Likes, Emojis & What You’re Worth

I’ve been quiet for a while. I’ve not been posting, writing, sharing…I’ve turned inward. I needed time for myself. I didn’t want to be on social media. 

After a couple of days and weeks, I began to feel this obligation to “get back out there”, to “stay connected”. It filled me with dread. I didn’t feel like sharing. So, I didn’t. I focused on what my mind and body were trying to tell me. I’m still working through it. But while I was working on it, a beautiful thing happened. I wanted to share the experience. After a month of no blog articles, very little posts and zero desire to be seen, I wanted to share. Not the wisdom, but the struggle. 

Sometimes we feel that we can only share the triumphs. We can only show people the good side of who we are. We can only show the successes. Everything else is too vulnerable. Too difficult. Too messy. It’s not good enough. We’re not good enough.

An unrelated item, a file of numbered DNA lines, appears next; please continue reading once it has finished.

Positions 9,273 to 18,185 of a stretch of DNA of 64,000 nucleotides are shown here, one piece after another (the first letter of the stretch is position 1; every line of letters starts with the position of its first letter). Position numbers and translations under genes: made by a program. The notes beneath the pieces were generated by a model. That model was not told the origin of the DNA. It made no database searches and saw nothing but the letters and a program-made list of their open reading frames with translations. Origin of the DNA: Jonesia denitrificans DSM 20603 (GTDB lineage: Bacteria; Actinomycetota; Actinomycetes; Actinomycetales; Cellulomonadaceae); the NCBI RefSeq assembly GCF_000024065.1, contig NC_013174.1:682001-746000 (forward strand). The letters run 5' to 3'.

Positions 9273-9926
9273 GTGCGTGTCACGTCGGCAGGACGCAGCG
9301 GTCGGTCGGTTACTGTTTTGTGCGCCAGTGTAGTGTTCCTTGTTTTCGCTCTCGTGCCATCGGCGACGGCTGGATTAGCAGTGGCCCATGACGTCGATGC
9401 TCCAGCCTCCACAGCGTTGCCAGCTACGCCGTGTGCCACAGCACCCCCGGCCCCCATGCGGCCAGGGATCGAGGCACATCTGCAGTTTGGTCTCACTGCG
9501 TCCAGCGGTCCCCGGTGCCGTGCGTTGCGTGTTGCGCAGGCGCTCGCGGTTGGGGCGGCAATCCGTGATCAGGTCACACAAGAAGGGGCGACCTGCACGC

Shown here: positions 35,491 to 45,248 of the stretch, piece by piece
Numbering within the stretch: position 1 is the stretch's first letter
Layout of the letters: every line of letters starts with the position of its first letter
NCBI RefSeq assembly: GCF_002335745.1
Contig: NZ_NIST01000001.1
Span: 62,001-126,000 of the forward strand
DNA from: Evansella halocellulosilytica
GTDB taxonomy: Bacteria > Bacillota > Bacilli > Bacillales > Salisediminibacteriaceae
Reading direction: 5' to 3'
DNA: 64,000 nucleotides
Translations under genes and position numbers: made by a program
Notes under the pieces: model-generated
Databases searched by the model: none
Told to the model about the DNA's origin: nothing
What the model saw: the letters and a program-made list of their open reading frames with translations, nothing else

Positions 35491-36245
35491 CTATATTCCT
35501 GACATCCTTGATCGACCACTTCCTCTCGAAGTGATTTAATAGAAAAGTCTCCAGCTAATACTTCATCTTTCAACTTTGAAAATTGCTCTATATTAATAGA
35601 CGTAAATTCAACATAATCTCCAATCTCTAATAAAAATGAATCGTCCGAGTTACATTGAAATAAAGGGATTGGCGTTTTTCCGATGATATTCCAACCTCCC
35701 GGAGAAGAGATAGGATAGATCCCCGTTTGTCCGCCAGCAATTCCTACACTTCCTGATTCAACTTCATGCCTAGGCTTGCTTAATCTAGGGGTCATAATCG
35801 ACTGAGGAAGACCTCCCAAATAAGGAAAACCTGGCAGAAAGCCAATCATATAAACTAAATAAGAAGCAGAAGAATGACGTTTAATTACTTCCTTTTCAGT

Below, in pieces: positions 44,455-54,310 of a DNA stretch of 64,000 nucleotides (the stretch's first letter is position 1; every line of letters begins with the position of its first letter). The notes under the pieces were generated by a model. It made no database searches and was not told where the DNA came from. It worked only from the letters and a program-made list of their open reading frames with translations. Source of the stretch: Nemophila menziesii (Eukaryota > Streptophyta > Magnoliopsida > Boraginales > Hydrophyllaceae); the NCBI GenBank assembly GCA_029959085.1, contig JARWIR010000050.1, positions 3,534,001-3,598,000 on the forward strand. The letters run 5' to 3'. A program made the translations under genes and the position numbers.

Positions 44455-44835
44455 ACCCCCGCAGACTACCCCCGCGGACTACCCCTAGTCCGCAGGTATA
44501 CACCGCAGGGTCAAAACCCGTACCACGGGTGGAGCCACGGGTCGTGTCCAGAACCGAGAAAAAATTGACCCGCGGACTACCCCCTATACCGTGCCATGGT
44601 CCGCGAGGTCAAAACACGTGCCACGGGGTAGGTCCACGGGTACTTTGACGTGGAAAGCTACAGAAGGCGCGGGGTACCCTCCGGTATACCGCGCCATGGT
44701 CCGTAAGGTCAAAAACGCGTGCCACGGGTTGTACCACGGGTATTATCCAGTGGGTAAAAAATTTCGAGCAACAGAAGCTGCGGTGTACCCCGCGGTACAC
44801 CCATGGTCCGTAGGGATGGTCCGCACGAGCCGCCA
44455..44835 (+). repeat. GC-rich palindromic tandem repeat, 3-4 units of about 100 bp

Photo by mikoto.raw Photographer on

We live in a world where likes and heart emojis are a sign of our worth. 

We post to share our experiences. To express ourselves. We want to feel connected. We want others to appreciate and value us. We want to feel we are understood and accepted. 

So, we post that picture or thoughtful message and we wait. 

The rest of our day is spent sporadically checking our phone; hopeful to see those sweet little emojis. Each one is a hit of dopamine. A happy chemical released in our brain, designed for rewarding us for behaviours that are beneficial to our wellbeing. 

That’s how we evolved. It’s a beautiful design. We do something that’s good for survival, our brain tells us we’ve done well. It rewards us with this surge of happiness. Do it again, it says. 

I’d imagine the dopamine our ancestors got for social interactions were slightly more survival-based than some of the ones today. An early Homo Sapien who connected with a new friend finding food together, would get a hit of dopamine. And that experience could  be the difference between making it through the winter or not. I’m not sure the same level of importance should be taken on whether people like my avocado on toast with chia seeds. 

Still, we’ve evolved to seek pleasure and reward. It’s in our make-up. We’re all addicts. We all want dopamine release. It just so happens that we’re all unique enough to seek it in different ways.